Results of a study of Regeneron Pharmaceuticals Inc and Sanofi SA’s rheumatoid arthritis drug Kevzara indicate it may only help the sickest coronavirus patients, the companies said on Monday, dampening hopes the medicine could benefit a wider group of those infected.
The drugmakers said they would continue to test high doses of Kevzara only in those who are considered critically ill with COVID-19, the disease caused by the highly contagious virus. The decision was based on guidance from an independent committee that reviewed early trial data, which showed it did not help patients deemed severely ill.
Patients who required mechanical ventilation or high-flow oxygen therapy or treatment in an intensive care unit were considered critically ill. Those who required oxygen without mechanical or high-flow oxygenation were considered severely ill.
There are currently no approved treatments specifically for the novel coronavirus, so drugmakers are rushing to test existing medicines as well as experimental therapies in the hope that something will help alter the course of the illness that has infected more than 3 million people and killed over 208,000 worldwide.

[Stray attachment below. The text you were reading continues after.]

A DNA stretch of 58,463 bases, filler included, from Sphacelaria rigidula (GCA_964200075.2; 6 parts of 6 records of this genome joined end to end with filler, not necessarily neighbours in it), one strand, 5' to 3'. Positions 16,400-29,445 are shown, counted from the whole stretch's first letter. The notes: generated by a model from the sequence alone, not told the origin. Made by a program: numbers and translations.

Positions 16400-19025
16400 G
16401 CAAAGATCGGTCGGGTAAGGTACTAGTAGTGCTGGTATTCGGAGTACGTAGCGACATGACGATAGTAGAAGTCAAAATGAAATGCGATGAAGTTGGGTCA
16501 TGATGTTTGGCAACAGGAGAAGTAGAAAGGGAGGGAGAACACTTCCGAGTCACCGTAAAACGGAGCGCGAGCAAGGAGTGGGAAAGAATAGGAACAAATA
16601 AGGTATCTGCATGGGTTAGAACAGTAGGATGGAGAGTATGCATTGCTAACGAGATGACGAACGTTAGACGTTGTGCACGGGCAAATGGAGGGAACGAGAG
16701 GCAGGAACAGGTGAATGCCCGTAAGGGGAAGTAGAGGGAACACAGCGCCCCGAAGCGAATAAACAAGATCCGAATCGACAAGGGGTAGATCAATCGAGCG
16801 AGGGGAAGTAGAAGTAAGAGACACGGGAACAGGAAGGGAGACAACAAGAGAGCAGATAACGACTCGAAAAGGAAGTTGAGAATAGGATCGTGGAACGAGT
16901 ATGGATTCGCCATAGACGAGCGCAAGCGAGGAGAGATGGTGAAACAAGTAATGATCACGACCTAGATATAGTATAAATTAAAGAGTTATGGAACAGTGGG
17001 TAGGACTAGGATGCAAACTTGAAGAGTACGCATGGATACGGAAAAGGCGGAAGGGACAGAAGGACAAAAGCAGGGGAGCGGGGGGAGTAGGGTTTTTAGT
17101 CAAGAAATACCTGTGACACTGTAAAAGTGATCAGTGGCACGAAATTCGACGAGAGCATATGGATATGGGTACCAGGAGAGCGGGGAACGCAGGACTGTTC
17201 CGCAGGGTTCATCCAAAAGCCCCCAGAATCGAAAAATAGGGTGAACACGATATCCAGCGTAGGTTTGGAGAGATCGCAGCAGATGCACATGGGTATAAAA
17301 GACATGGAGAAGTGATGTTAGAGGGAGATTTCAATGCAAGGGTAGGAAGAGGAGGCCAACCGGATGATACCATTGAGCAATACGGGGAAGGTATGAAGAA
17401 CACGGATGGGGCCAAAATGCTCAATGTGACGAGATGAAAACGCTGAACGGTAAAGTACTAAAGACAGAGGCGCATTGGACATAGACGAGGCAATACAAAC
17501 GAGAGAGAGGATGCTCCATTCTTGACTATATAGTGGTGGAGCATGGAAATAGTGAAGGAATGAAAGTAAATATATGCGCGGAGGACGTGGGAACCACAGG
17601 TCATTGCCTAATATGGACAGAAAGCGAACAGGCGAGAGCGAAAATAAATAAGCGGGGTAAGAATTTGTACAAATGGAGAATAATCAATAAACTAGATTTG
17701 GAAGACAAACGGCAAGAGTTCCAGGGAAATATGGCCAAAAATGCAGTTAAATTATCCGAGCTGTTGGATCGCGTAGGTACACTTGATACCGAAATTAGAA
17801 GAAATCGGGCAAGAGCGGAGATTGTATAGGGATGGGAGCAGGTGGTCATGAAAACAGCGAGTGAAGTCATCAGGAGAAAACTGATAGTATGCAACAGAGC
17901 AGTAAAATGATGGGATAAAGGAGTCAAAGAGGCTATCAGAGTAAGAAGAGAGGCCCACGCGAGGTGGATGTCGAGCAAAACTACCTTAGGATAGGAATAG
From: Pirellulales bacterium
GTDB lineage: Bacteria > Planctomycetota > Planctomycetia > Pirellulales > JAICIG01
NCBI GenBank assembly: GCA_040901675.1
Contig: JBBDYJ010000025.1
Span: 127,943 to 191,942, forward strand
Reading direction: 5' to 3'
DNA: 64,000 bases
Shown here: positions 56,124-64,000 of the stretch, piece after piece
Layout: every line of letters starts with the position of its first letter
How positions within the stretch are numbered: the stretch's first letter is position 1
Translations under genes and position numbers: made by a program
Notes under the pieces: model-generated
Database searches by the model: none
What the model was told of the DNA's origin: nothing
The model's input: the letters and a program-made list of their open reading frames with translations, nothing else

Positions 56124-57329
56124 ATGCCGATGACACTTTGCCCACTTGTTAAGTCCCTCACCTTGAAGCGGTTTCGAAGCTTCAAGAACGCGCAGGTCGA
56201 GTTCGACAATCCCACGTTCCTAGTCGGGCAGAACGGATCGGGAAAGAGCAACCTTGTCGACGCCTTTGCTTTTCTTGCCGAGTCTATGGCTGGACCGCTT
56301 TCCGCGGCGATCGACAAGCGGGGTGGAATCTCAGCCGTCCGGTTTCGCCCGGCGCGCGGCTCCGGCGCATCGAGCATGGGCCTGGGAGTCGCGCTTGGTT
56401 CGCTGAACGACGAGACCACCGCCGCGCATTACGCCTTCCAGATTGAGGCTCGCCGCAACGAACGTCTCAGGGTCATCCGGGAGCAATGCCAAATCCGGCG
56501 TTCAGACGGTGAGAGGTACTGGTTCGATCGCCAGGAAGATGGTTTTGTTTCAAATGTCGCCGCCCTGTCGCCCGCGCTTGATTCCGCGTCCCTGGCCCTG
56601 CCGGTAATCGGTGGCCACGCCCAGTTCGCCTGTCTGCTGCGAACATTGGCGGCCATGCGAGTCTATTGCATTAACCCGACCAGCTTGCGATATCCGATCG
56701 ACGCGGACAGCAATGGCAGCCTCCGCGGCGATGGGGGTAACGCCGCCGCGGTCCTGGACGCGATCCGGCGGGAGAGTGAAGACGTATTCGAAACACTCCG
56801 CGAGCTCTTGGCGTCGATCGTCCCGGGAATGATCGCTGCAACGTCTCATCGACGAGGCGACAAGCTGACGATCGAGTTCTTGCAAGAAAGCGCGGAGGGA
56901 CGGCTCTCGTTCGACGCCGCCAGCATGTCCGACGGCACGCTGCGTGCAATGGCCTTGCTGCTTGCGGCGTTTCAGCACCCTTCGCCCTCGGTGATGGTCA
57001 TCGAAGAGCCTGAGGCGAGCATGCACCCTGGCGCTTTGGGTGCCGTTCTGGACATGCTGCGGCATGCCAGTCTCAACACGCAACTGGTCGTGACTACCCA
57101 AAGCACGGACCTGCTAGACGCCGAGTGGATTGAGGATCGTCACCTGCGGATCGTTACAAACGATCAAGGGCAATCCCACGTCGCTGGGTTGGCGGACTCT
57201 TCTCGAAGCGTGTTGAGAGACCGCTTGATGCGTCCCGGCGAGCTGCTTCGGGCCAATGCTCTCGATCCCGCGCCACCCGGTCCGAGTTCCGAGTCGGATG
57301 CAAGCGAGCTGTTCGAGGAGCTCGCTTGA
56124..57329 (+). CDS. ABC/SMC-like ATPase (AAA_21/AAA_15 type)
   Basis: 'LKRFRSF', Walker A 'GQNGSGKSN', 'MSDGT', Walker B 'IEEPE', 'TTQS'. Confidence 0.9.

Kevzara’s mixed results raise concerns that the benefit in critical COVID-19 patients could be a spurious conclusion and may not indicate any real benefit, said RBC Capital Markets analyst Kennen MacKay.
Regeneron has also identified hundreds of virus-neutralizing antibodies and is working to select the best two candidates for a “cocktail” therapy that might treat and even prevent the disease, with the expectation of starting human trials in June.
Regeneron shares, which have risen 51 percent so far this year, were down 2.5 percent at $551.88.
Scientists are at work in the VirPath university laboratory in Lyon, France, February 5, 2020 as they try to find an effective treatment against the new SARS-like coronavirus. (AFP)
Early analysis of the study showed that Kevzara rapidly lowered levels of C-reactive protein, a marker of inflammation. However, the companies reported negative trends for most "severely" ill patients given the drug, while there were positive trends in the critically ill group.